The Religious Worlds institute helps K-12 teachers and students explore the religious lives of their diverse neighbors. This is an essential contribution to American life, given the rapidly growing religious diversity of the United States, and the challenges facing the academic study of religion in American K-12 schools. By supporting teachers and students, we are ultimately working to create a more just and inclusive society for Americans of all religious and secular backgrounds.
The religious diversity of the United States has grown dramatically since the immigration reform act of 1965 welcomed new waves of Americans from every corner of the earth and every faith tradition. There have been Muslims in the Americas since the dawn of the Atlantic slave trade, as well as growing numbers of Hindus, Buddhists, and Sikhs since the mid-nineteenth century, but in 1960 the sociologist of religion Will Herberg could still title his influential analysis of American religious diversity Protestant – Catholic – Jew. Over the past fifty years, however, the myth of a “Judeo-Christian country” has been swept away – one hopes! – by the arrival of Muslims from South Asia, the Middle East, West Africa, and elsewhere; Hindus from India and the Caribbean; Buddhists from throughout East Asia; devotees of African diaspora traditions like Vodou and Santeria; as well as members of countless other communities – including, of course, new and diverse waves of Protestants, Catholics, and Jews. In 2001 the historian of religion Diana Eck titled her influential analysis of American religious diversity A New Religious America: How a “Christian Country” Has Become the World’s Most Religiously Diverse Nation. If young Americans are to become fully engaged citizens of our multicultural democracy, they need to understand its rich religious diversity.
Our public, private, and faith-based schools can play a vital role in fostering such understanding. But unfortunately, the academic study of religion has not fared well in American K-12 schools. Too many Americans mistakenly believe it is unconstitutional for our public schools to teach about religion. Too many teachers feel unprepared to address religion, or to draw the sometimes subtle distinction between constitutional and unconstitutional religious studies pedagogies. Too many textbooks ignore the role of religion in contemporary societies, relegating it to ancient history if they address it at all. As a result, too many of our students receive little more than a superficial introduction to a handful of major religious traditions – learning the answers to straightforward factual questions about, say, the life of Muhammad or the Four Noble Truths. This “dates and doctrines” approach may be tailor-made for standardized testing (eg, “Which of the following is not one of the Ten Commandments?”) but it does not convey the depth and complexity of religious life. It does not prepare our students to participate in the civic life of a religiously diverse society.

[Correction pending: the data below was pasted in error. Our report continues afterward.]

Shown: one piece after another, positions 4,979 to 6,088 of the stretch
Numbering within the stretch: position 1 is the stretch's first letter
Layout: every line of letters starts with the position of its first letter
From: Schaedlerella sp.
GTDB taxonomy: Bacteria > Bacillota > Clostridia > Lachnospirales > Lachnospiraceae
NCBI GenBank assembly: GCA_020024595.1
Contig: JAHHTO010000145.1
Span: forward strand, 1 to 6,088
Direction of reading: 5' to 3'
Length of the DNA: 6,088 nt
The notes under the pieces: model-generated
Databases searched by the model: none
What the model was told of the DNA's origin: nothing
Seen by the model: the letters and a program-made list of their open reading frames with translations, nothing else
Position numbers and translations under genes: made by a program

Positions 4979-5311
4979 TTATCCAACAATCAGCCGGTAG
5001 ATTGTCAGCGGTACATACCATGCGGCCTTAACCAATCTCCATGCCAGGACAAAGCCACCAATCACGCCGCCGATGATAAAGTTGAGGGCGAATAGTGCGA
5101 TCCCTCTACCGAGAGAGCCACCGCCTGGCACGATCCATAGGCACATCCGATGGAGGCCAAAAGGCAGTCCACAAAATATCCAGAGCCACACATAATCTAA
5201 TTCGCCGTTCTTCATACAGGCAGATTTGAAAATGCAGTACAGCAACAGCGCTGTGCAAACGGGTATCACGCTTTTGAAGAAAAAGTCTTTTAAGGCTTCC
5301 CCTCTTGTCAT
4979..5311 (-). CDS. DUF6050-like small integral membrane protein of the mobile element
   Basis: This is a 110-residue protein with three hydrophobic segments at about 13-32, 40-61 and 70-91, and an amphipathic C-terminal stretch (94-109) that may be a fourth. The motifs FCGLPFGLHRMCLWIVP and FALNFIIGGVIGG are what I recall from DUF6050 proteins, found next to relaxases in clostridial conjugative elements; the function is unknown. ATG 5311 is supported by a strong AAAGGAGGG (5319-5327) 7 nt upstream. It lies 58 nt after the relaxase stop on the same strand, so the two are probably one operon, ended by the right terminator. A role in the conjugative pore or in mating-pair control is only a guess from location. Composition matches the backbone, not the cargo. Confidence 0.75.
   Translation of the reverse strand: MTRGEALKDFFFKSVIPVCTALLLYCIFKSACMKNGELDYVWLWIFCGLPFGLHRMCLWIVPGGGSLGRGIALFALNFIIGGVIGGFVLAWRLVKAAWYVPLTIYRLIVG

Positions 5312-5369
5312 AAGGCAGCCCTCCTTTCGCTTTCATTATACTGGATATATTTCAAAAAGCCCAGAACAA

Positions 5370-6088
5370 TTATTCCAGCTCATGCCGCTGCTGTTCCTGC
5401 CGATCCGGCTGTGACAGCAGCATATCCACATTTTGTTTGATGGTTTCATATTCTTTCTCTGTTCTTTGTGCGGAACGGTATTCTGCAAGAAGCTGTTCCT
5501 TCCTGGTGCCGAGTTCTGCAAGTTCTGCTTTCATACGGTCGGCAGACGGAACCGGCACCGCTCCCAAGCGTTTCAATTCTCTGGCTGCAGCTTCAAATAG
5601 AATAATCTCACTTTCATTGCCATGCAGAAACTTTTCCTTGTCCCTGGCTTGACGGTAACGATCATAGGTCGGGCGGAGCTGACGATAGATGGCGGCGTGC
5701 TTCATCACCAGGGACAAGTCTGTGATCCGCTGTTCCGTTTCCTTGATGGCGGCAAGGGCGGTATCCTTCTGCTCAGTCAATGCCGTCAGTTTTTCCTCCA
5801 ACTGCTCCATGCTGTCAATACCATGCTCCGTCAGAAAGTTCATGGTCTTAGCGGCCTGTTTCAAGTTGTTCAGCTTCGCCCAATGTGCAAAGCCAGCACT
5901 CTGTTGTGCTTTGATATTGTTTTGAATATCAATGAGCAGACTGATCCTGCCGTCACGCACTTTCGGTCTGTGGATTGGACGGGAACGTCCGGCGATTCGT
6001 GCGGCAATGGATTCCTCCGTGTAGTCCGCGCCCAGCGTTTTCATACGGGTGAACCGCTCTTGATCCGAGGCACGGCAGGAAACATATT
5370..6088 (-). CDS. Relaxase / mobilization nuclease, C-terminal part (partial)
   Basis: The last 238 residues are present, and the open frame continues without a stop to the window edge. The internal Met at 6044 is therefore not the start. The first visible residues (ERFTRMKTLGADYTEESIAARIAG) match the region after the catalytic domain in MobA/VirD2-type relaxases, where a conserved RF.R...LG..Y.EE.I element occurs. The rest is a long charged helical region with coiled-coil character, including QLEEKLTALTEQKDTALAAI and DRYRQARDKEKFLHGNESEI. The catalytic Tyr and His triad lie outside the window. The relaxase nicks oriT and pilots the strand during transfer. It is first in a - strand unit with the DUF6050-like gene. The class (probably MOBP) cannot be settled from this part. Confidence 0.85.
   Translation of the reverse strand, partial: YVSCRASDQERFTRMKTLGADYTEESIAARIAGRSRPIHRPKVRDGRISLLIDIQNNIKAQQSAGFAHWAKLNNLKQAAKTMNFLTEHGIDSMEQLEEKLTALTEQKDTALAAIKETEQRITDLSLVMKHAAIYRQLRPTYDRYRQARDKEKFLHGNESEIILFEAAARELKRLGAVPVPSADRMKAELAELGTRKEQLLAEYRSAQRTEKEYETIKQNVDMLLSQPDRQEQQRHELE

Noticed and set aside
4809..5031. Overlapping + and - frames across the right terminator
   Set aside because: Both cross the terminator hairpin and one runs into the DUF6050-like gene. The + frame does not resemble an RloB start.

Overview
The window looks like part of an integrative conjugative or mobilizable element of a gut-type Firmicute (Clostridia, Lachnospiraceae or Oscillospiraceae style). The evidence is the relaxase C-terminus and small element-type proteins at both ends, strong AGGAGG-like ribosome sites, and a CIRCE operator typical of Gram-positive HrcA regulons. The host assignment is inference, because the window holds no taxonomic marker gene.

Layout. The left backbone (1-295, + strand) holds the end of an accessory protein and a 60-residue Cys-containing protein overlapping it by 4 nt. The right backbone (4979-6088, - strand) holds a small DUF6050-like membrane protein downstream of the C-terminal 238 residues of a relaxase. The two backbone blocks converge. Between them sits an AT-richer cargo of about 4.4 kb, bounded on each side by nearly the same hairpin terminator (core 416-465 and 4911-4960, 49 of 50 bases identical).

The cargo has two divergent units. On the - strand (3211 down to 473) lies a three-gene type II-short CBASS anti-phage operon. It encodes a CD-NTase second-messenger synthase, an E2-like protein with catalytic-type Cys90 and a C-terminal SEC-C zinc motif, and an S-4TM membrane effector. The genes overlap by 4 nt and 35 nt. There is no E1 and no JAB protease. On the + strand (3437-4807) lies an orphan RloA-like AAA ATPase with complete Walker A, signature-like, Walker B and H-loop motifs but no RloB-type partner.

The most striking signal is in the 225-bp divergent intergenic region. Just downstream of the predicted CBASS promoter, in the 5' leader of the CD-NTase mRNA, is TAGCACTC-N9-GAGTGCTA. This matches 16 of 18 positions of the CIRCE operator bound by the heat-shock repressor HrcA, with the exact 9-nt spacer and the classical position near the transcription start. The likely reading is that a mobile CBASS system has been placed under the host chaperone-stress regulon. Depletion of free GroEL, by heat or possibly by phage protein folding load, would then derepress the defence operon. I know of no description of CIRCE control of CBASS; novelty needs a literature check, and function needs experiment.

Our K-12 students do need to learn the doctrines and beliefs of major religious traditions, and the Religious Worlds institute therefore offers NEH summer scholars an advanced introduction to six such traditions. But much more than that, they need to learn about the religious lives of their diverse neighbors. They need to know how their own experiences of American society may be radically different – and not so different at all – from the experiences of their peers living in different religious worlds. The Religious Worlds institute therefore helps summer scholars teach their students about the everyday lives of diverse faith communities, rather than simply their doctrines and beliefs. The institute is thus helping to transform the study of religion in K-12 schools, and to empower a new generation of Americans to bridge the divides between their religious worlds.
For more on K-12 religious diversity education, click here to download “Teaching about Religion in Public Schools: Where Do We Go From Here?,” a conference report with reflections from scholars, educators, and community leaders.